Illustrations are encouraged for all manuscripts and should be provided as high-resolution digital images, 300 ppi at 7 inches wide, saved in CMYK format with all levels adjusted, preferably as TIFF files (JPEG files accepted). Frontispiece images should be supplied at 300 ppi at 9 x 11.5 inches. Color images are preferred where appropriate. For the print version of the journal, only one image per article can be reproduced in color; however, all images will be reproduced in color in the online version of the journal.

Images of the artist/author are published only when the subject is an integral part of the artwork, as in the case of performance art.

Lettering on diagrams must be professional quality.

A list of figure captions should be included with each illustrated manuscript and must include credits to the copyright holder and/or photographer.

Please use the following naming protocol for digital image files: "JonesFig1.tiff" (file names should include author’s last name, figure number, file type).

If you are unable for any reason to supply illustrations that meet these requirements, please contact the editorial office: isast@leonardo.info.

Articles accepted for publication in LEONARDO or LMJ must have both an effective visual component and a carefully edited, informative text. Authors have full responsibility for providing visual material that suitably complements their manuscripts and meets the professional requirements of the journal. The editorial office does not provide graphic services. Careful attention to these guidelines should assure authors of visually effective articles.


As a first step in developing visual material, authors should inspect current issues of the journal. Its format allows a variety of layout options. Illustrations can be formatted in one, two or three columns horizontally and can range in height to a full page. A carefully considered manuscript includes illustrations in various formats. Authors may make layout suggestions, but final design decisions are made by the editorial office.

Authors should submit highest-quality visual images that either illustrate or document material in the text. The images should be varied in content, each offering new information. Authors are encouraged to develop visual material in the form of charts, diagrams and maps specifically designed for their manuscripts. Multipart (a, b, c, etc.) images are often useful in showing steps in a process or illustrating various facets of a subject.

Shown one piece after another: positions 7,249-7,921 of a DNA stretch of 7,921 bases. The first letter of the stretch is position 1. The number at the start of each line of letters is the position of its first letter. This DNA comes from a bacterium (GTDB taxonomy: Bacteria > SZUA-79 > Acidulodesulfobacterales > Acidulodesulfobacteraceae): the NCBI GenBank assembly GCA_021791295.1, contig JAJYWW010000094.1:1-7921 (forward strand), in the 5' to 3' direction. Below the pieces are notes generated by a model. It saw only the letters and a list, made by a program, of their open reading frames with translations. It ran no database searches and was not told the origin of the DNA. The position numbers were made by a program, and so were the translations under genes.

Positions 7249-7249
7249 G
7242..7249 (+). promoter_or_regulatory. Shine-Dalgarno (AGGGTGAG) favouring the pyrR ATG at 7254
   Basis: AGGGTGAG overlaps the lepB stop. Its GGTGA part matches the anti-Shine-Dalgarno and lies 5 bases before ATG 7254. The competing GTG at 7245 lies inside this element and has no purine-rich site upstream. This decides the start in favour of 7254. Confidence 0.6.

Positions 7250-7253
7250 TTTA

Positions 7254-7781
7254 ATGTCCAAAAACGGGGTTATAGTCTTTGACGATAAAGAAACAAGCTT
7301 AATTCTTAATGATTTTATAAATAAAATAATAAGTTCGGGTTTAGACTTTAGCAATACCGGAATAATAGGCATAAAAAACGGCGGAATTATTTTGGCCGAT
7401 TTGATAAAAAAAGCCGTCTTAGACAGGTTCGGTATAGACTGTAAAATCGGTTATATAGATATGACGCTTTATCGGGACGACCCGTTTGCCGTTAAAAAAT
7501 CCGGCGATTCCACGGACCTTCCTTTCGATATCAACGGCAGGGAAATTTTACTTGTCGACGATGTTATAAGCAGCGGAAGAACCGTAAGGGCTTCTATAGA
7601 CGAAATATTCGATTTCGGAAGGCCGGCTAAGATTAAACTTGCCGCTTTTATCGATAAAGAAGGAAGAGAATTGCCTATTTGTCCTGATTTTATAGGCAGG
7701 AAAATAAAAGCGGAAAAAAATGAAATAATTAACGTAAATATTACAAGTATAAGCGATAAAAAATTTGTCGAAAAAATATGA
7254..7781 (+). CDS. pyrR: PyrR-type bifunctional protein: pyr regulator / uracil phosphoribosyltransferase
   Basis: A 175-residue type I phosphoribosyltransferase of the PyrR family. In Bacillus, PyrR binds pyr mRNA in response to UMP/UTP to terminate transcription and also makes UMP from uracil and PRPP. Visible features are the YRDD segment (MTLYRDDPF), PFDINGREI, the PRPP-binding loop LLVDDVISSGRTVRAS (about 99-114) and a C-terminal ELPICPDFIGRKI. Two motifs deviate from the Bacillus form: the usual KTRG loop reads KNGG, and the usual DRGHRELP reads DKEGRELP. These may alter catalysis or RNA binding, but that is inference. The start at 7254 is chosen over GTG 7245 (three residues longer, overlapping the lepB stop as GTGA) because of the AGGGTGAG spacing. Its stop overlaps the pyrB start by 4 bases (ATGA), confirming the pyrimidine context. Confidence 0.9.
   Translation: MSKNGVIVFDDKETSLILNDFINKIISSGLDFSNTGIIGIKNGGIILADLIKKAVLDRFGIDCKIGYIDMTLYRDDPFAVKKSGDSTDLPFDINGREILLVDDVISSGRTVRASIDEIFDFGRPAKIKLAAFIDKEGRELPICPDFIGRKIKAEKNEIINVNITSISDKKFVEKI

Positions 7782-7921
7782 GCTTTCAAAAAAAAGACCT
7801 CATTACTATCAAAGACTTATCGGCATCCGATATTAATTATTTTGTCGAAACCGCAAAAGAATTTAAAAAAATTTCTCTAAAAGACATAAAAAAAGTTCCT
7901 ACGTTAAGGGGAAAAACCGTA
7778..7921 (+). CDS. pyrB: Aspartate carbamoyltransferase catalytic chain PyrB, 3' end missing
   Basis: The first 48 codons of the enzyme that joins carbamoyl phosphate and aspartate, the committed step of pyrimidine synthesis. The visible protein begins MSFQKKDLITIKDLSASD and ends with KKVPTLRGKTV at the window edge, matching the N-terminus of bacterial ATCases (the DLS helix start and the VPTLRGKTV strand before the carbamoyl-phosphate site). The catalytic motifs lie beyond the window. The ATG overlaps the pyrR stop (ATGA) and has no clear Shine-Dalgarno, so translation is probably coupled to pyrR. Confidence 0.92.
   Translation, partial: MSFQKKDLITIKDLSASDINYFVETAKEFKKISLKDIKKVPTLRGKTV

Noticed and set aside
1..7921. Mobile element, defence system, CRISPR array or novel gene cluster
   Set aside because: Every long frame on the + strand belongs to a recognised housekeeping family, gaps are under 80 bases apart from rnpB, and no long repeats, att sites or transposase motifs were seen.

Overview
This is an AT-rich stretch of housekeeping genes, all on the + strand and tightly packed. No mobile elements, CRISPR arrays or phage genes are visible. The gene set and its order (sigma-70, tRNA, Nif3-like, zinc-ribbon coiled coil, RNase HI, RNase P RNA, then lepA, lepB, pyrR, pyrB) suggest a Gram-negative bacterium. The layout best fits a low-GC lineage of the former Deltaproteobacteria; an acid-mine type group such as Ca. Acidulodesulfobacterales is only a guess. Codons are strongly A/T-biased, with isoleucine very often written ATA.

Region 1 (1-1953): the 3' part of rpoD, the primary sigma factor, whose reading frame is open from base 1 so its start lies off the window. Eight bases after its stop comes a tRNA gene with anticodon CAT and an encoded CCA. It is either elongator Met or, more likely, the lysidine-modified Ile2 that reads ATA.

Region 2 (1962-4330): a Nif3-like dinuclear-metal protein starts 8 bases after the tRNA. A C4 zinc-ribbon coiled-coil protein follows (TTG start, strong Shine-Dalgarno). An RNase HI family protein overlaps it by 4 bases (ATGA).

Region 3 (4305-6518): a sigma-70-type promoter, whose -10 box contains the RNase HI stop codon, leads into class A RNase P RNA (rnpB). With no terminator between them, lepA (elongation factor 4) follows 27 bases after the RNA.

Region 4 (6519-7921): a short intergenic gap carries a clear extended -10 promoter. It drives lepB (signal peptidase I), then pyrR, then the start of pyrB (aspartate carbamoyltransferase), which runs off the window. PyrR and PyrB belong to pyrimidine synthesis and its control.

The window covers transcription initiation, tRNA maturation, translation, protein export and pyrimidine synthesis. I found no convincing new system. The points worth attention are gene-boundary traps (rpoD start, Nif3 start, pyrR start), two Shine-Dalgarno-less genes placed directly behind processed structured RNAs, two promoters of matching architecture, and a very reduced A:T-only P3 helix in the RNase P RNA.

In an Article (2500 to 5000 words), as many as 12 black-and-white illustrations and one color illustration can be published. In a Note (less than 2500 words), up to six black-and-white illustrations can be published. Occasionally a color illustration can be included with a Note. Artists' Statements may have up to one black-and-white illustration.

Photographs of artists/authors are allowed only when the subjects are integral to the artwork---for example, in a performance-art illustration. No illustrations that are solely representations of commercial products will be published.


Authors unable to comply with these requirements or uncertain about the reproductive quality of their illustrations should enlist the aid of a graphics professional.


Black-and-white illustrations should be no larger than 8.5 by 11 inches with no side smaller than 3 inches. Each illustration must be numbered and be referred to by this number in the text of the manuscript. This "figure number" must reflect the figure's citation order in the text. On the reverse side of each print, the author's name and the figure number must be listed and the top of the image indicated. Author's name, figure number, top of the image and right-reading side must be indicated on the edge of slides. Figure numbers, author's name and format must be indicated in the names of digital files, e.g. "JonesFig1.tiff."

For digital artwork, see also Digital Illustration Instructions.


In addition to being referenced in the text by number (each figure must be discussed in the text), each figure requires a comprehensive figure caption. The caption must describe the visual material in the figure. For art objects, the work's title, medium, dimensions (height by width and depth) and date of execution are necessary; for nontraditional art forms and other visual imagery, appropriate descriptive details should be supplied.

Captions should also provide a sentence or two of summary information related to the image; figures must be discussed more fully in the text. Careful attention should be given to this matter, as the captions are intended to facilitate a quick overview of the article. Incomplete figure captions will be returned to the author for revision.

A numbered list of all figures and their captions must be submitted with the manuscript.


The captions must also include credits to photographers and artwork owners and, in the case of copyrighted material, the names of copyright holders. Authors are responsible for securing permissions to reprint copyrighted material and must supply original, signed documentation of this permission from the copyright holder(s) and photographers to the editorial office before material can be published (see information on Image Release Forms). Any fees required to secure copyright permissions or use of figures are the responsibility of authors.


Address and contact information: Main Editorial Office

Updated 3 May 2016